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RESEARCH SERIES: Mimetic Desire and Mirror Neurons: The Consciousness of Workplace Bullying

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03.26.2019

Mimetic Desire and Mirror Neurons: The Consciousness of Workplace Bullying


Christian Lebreton (IUM), Damien Richard (INSEEC), Hélène Cristini (IUM)

This paper presents a theoretical model for the study of Workplace bullying (WPB) based on the mimetic desire theory (MDT) of Rene Girard (Girard, 1965). Existing literature on theories of WPB is analyzed followed by a description and scientific empirical validation of the mimetic theory as a new tool to better understand the origins and the process of WPB at the interpersonal level. The expected results and outcome are then discussed. We compare our findings to the results obtained by other researchers. The MDT is proposed as a mean for consciousness improvement for the victim, bully, as well as bystanders, management, HR managers and practitioners.

Workplace bullying (WPB) is an important consideration because of its serious consequences.

for victims mental and physical health (Nielsen & Einarsen, 2012; Hirigoyen, 2016) and for companies profits (Sheehan, McCarthy, Barker, & Henderson, 2001). By only looking at WPB prevalence, antecedent or outcome, the scientific community has not yet scrutinized what Faulx (2007) calls the blind box of harassment: the deep understanding of the psychological mechanisms at work between the bully and the victim. 

The French anthropologist Rene Girard (1965) proposed an interesting hypothesis of human culture called Mimetic Desire Theory (MDT). Girard hypothesizes that desire is constantly mimetic, i.e., duplicated, propelled, created, proposed and generated by the other person’s desire. Mimetic desire starts from the minute that one mimics a person’s desire for an object. Following Girard’s MDT hypothesis, desire is constitutive of oneself. To separate desire from instinct, we should include imitation and, in this manner, create the mimetic desire that makes us human. Mimetic want enables us to learn and to adjust to our way of life. Desire and learning are indivisible (Girard, de Castro Rocha, & Antonello, 2007). In Girard’s MDT, desire is “triangular” and drastically unstable: the subject (envious), the mediator-model (jealousy), and an object (Figure 1). For Girard, all human violence takes its sources in the mimetic desire that leads to mimetic rivalry. In light of MDT, the “Mediator”, “Subject”, and “Object of desire” are identified. The mimetic desire “game” is scrutinized through circumstances that unfurl over a significant amount of time. This allows to analyze and explain the origin and the evolution of the WPB situation. From the original critical incident (Leymann,1990) – and throughout the entire bullying period – the mimetic theory sheds light on the genesis and the process of WPB. Here, it is critical to stress that the mimetic desire process is triangular (mediator, subject, object). The bully and the victim’s behaviors are both unconsciously managed by the mimetic desire. One can understand the situation from the bully’s perspective by scrutinizing the mimetic desire in place during the bullying process (Stoupe, 2010).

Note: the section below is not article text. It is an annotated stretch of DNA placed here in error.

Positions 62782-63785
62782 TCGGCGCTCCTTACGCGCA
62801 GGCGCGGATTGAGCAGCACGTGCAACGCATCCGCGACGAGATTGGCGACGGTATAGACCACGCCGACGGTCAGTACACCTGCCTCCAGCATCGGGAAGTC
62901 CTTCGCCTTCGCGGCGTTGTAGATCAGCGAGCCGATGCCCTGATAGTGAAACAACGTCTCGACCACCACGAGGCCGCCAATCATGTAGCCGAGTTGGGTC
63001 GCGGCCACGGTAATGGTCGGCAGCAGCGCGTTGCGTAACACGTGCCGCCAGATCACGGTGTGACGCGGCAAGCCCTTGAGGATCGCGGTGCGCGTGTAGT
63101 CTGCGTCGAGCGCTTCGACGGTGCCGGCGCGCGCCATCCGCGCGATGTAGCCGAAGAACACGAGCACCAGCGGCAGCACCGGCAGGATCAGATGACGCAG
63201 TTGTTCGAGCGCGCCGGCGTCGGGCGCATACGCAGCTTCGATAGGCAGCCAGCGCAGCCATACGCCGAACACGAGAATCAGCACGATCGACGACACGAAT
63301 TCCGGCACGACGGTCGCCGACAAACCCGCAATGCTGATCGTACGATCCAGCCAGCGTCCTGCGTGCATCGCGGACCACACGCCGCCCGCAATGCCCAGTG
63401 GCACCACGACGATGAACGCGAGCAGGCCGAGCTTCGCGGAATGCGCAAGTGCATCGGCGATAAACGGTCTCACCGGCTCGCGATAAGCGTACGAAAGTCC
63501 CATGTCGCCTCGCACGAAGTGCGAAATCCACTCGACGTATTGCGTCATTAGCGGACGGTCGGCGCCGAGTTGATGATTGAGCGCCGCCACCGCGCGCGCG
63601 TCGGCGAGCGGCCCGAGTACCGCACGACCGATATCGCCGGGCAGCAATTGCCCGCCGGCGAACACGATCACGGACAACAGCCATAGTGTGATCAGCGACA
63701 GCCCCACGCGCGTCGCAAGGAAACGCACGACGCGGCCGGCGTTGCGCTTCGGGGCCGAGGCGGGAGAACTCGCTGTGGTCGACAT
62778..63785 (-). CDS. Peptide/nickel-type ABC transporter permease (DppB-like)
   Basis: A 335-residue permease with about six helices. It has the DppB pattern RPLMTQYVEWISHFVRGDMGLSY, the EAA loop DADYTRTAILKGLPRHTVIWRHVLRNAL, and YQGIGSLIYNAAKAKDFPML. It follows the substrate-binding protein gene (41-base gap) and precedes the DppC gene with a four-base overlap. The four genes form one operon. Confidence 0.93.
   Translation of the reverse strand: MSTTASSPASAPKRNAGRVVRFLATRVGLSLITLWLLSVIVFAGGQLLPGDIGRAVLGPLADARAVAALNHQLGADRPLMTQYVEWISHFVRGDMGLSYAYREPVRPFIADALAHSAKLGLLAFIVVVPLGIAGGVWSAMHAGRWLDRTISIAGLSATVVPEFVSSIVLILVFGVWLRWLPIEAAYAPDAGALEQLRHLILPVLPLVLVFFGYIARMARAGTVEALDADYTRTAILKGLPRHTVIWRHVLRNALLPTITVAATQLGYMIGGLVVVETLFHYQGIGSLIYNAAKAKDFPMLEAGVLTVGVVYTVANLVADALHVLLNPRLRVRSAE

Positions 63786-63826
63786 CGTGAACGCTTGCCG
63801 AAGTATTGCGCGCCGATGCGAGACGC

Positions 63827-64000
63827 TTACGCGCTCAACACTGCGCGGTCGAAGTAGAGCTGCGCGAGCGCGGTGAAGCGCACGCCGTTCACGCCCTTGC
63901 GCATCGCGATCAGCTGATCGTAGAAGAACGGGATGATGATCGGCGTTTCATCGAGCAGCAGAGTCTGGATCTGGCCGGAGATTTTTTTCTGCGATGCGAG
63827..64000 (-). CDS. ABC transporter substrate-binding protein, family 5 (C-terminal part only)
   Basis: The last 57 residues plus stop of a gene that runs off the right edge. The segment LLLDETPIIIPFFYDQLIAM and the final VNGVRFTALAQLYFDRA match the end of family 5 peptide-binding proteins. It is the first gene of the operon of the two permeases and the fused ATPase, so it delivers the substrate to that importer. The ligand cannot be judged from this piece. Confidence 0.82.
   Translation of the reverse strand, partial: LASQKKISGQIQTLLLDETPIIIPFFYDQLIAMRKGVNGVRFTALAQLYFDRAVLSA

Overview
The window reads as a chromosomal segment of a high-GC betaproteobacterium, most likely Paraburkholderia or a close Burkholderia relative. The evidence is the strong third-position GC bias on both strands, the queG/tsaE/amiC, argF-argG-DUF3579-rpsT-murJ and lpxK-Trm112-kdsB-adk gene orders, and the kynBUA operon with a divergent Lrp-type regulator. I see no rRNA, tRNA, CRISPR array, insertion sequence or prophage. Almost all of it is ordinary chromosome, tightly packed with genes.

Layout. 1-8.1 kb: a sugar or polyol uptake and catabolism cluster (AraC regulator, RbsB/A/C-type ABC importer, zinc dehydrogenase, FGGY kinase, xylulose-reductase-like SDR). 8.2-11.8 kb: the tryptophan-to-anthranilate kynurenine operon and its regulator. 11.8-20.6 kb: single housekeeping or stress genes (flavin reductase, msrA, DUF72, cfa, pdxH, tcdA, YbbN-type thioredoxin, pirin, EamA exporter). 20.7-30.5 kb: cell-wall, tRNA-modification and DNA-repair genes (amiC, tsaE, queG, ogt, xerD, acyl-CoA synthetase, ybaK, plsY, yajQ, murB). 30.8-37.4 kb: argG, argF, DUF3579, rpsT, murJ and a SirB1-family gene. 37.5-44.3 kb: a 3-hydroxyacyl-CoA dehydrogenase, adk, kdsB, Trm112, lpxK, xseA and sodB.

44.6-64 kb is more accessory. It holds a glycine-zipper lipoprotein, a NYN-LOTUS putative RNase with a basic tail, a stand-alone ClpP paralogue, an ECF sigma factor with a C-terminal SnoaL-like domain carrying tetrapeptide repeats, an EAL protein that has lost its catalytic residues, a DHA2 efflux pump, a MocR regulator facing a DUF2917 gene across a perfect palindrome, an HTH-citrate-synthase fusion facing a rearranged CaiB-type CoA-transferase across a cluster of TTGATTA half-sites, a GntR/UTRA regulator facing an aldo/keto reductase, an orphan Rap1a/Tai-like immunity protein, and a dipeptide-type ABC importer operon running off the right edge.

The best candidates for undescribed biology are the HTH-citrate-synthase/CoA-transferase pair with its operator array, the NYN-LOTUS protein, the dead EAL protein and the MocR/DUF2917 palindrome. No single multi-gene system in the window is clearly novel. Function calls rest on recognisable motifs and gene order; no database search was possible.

Figure 1: Triangle of the mimetic desire


The MDT is simple to explain and easy to understand and apply by anyone involved in WPB. Both bully and the victim can avoid becoming entrapped within dysfunctional and toxic relationships such as bullying by being better equipped to recognize the destructive patterns of behavior and emotional responses to situations. The use of mimetic desire concepts also enables human resources managers, bystanders and professionals to better deal with the protagonists. This research might also help prevent and reduce workplace bullying.


Christian Lebreton, Damien Richard and Helene Cristini (2019). 

Mimetic desire and mirror neurons: the consciousness of workplace bullying. Problems and Perspectives in Management17(1), 103-116. doi:10.21511/ppm.17(1).2019.10


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If you are interested in this research please feel free to contact Christian Lebretonclebreton@monaco.edu


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